Fiat Chrysler Automobiles introduced its 2019 Ram chassis cab Thursday at the Chicago Auto Show, unveiling a medium-duty truck with higher power, payload and towing ratings in a segment in which capability and operating cost overshadow looks and ride comfort.
The redesigned Ram carries over the popular looks of its other pickups. The combined weight rating, including the cab and whatever is added to the chassis, jumps to 43,000 pounds. It will tow 35,200 pounds and has a maximum payload of 12,510 pounds.
Those numbers could make it an option for buyers of larger and more expensive straight trucks, said Dave Sowers, head of Ram commercial trucks.
“As these Class 4 and 5 chassis cabs become more capable, we see people moving down from Class 6,” he told Trucks.com.
Since Ram doesn’t offer a Class 6 truck like its competitors, luring buyers to move down to a less-expensive Class 5 truck is necessary, said Antti Lindstrom, a trucking analyst with IHS Markit.
“It makes perfect sense they would try to sell it as a ‘switch product’ for anybody who doesn’t necessarily need a Class 6,” he told Trucks.com.
FCA’s Ram truck division is riding high. It sold 536,980 trucks last year, a 7 percent gain over the prior year and the most since Ram debuted in 1993. The light-duty Ram 1500 won North American Truck of the Year.
Its one-ton heavy-duty 3500 model, introduced last month at the Detroit Auto Show, grinds out 1,000 pound-feet of torque with the Cummins diesel. It is the first pickup to hit that mark.
When the new medium duties go on sale in the second quarter, Ram is looking to continue its positive vibe as it chases Isuzu and Ford, which dominate Class 4 and Class 5 medium-duty sales, respectively.
“Commercial customers are also regular consumers,” said Stephanie Brinley, an analyst with IHS Markit. “(They) will likely have seen the strong reaction and reviews of Ram’s 1500 and HD products.”
That should help Ram target ranchers and well-heeled owners of horse trailers, race cars and luxury campers with a Ram 5500 Limited edition that features a split-view 12-inch infotainment screen, leather seats and wood and metal accents.
“There are some 30,000-pound fifth wheels with stainless steel appliances and fireplaces,” Sowers told Trucks.com. “Now you can have a vehicle that’s luxurious like your trailer.”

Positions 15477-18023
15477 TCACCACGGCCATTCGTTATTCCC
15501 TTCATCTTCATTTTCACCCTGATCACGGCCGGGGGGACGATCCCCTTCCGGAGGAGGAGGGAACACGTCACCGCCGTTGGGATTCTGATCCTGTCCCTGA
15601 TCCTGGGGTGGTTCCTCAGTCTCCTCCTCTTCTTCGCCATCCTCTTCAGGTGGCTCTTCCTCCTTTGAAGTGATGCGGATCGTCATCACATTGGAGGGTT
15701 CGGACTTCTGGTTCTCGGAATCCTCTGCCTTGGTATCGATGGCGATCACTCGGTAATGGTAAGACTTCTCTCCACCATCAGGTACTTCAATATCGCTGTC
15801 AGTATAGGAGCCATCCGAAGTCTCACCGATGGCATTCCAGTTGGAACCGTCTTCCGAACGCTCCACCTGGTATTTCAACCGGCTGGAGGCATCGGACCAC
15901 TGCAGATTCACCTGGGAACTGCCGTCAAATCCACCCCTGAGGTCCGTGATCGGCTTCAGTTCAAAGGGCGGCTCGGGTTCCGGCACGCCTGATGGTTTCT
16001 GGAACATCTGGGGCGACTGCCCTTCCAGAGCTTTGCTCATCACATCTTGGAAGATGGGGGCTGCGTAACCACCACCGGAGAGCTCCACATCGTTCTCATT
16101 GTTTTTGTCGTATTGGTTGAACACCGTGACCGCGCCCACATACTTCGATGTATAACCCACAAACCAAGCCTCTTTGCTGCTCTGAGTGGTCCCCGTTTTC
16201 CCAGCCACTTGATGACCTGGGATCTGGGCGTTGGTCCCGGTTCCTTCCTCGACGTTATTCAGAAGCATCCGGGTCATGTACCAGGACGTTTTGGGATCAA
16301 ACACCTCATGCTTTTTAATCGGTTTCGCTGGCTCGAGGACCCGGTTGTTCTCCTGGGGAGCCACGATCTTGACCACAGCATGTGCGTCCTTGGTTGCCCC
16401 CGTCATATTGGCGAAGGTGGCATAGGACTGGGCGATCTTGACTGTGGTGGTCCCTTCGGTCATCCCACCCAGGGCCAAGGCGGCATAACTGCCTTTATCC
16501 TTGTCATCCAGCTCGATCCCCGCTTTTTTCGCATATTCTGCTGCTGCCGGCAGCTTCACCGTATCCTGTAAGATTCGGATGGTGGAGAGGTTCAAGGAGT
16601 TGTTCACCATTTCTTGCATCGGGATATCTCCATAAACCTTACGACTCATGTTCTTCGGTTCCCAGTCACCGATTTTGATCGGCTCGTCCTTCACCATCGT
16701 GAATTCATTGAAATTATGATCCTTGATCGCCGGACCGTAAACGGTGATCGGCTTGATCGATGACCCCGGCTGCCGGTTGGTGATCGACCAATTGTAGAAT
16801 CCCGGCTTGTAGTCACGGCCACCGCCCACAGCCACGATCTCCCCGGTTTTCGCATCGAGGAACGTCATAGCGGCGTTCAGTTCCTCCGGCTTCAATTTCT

Pickup cabs are easier to get in and out of and ride more comfortably than cab-over models from truck makers that place the driver over the engine rather than behind it.
Ram has a massive center console with 12 storage combinations and optional wireless charging for a small tablet or smartphone. The console has five USB ports, four of which are type-C ports for faster charging. Two optional 115-volt three-prong plugs can charge power tools at up to 400 watts.
All chassis trucks start with a cab for the driver and passengers and bare frame rails, wheels, axles and tires. Third-party companies finish the trucks into everything from ambulances to shuttle buses, dump trucks, tow trucks, utility trucks, flatbeds and box trucks.
Ram tries to make that easier by hiding components that could interfere with body builders. The truck integrates more than 70 electronic controls between the truck and what was added. Engine power can be used as a generator to plug in electrical equipment from either side of the truck.
Engineers answer questions from up-fitters on a dedicated phone line and listen to their concerns and requests for changes at industrial trade shows, Sowers said.
The new Ram claims best-in-class power with 360 horsepower and 800 pound-feet of torque with the optional Cummins 6.7-liter inline six-cylinder turbo diesel. That compares favorably with Ford’s 6.7-liter PowerStroke V-8 turbodiesel that has 330 horsepower and 750 pound-feet of torque.
Ford has upgrades coming for its 2020 models. But specific power numbers have not been released. GM, which had been out of the medium-duty market for a decade, returned last year with three weight classes of Chevrolet Silverado chassis cabs with a 6.6-liter Duramax diesel engine that gets 350 horsepower and 700 pound-feet of torque.
The standard Ram chassis cab engine is the 6.4-liter Hemi V-8 rated at 370 horsepower and 429 pound-feet of torque mated with an eight-speed automatic transmission. It tops Ford’s F-450/F-550 standard 6.8-liter Triton V-10 gas engine with a six-speed automatic rated at 288 horsepower and 424-pound feet of torque. GM does not offer a gasoline-powered medium-duty truck.
Safety and Technology
The new Ram offers standard automatic emergency braking for the cab and as an option for trailering. New cooling modules help keep brakes from overheating on downgrades.
Forward-collision warning and adaptive cruise control are optional along with a 270-degree camera that monitors the front and sides of the cab. Trailer-reverse guidance expands the field of vision. A cargo-view camera monitors the upfit or payload and helps with hooking up fifth-wheel and gooseneck hitches.
Isuzu Commercial Vehicles of America’s N-Series dominates Class 4 medium-duties, accounting for 61 percent of the 20,502 Class 4 units sold in 2018, according to Ward’s Intelligence. Ford was a distant second.
In the Class 5 weight class, Ford accounted for 63 percent, or 51,620, of the 81,347 models sold in 2018, according to Ward’s. Ram was second with 15,934 sales. The Class 3-5 medium-duty segment accounts for more than 100,000 sales annually.